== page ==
Suppose the Casio GP-310 is the high-end premium option. In that case, the AP-270BK is at the other end of the spectrum, offering the full digital piano functionality for well under $/£1,000. This contemporary looking piano wouldn’t look out of place in any room - and even comes in white if that suits your style better.
This affordable instrument utilises the Casio AiR Piano sound engine and Tri-Sensor II keyboard action found on some of the more expensive offerings from Casio. So, although it may be cheap, it certainly doesn’t feel like it - or sound like it, for that matter.
There is plenty of on-board sounds - 17, including two grand piano voices - for the beginner pianist to sink their teeth into. There is also a MIDI recorder so you can keep track of your progress. For the money, this really is a fantastic option for the player just starting out.
The Korg LP-380 has to be the slimmest option on this list, at only 26cm in-depth, meaning it can be squeezed into the smallest of spaces. Not only is it small, but with the lid closed, it will easily blend into its surroundings - looking more like a sideboard than a piano.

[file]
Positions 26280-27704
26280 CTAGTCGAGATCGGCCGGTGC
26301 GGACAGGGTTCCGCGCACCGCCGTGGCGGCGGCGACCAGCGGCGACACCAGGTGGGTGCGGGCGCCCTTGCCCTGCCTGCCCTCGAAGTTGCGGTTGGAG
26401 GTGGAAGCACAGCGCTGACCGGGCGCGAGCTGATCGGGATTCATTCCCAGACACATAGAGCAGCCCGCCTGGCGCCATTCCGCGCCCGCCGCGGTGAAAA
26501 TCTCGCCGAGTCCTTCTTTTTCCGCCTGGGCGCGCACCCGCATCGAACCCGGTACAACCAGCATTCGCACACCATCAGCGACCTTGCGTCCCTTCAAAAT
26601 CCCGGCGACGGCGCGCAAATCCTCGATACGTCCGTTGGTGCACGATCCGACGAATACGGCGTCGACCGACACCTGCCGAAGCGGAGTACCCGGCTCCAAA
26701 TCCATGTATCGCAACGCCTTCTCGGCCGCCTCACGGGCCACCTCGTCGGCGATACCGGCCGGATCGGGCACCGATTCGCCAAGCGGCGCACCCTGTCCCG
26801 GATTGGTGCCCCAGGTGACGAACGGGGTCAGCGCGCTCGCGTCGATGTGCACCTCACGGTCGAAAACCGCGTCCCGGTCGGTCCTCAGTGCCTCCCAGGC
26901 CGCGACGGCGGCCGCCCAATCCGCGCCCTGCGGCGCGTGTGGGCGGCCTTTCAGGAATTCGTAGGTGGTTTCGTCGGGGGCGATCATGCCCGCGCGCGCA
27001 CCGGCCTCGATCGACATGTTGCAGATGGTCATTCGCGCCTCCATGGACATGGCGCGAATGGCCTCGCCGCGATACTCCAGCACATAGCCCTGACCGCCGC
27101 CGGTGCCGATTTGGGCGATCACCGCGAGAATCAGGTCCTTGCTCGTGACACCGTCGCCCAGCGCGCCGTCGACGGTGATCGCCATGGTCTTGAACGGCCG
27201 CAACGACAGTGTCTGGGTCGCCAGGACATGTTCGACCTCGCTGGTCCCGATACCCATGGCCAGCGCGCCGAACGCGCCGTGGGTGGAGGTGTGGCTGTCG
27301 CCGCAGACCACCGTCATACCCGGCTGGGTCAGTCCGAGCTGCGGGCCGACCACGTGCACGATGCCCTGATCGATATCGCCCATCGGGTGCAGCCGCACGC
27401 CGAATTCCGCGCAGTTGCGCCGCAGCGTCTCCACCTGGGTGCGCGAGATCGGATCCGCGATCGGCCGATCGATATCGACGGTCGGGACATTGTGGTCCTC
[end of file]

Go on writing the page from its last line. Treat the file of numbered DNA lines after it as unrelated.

Housed inside this tiny cabinet is the acclaimed RH3 (Real Weighted Hammer Action 3) key action. This superb action is, in fact, graded, meaning all the weight of the keys changes as you move from the lower to the higher notes, just like a real piano. With the addition of the Key Touch Control, you can even select one of three sensitivity settings, so you can perfectly set the touch of the piano to your preference.
Overall the Korg LP-380 feels very robust and is actually made in Kyoto, Japan. This adds a level of quality not seen in other digital pianos of this style, and while we aren’t massive fans of the plastic base on the foot pedals, the rest of the piano feels top-notch.
The Kawai CA49 is the entry-level point into the Concert Artist series, and let us assure you, it doesn’t feel entry-level. This is a fantastic digital piano in both looks and sound, with a very accessible key action.
The Grand Feel Compact wooden-key keyboard action and in-built sound of Shigeru Kawai SK-EX Grand Piano are sure to inspire everyone from the absolute beginner to the seasoned pro. In addition, the new motherboard developed in partnership with Onkyo has vastly improved the overall clarity of the piano, resulting in a bright, articulate sound.
Like many other digital pianos on this list, the CA49 has integrated Bluetooth MIDI, giving you the ability to connect to your mobile device, taking advantage of many piano learning apps and online piano lessons services.
Best digital pianos: Buying advice
What are the benefits of choosing a digital piano?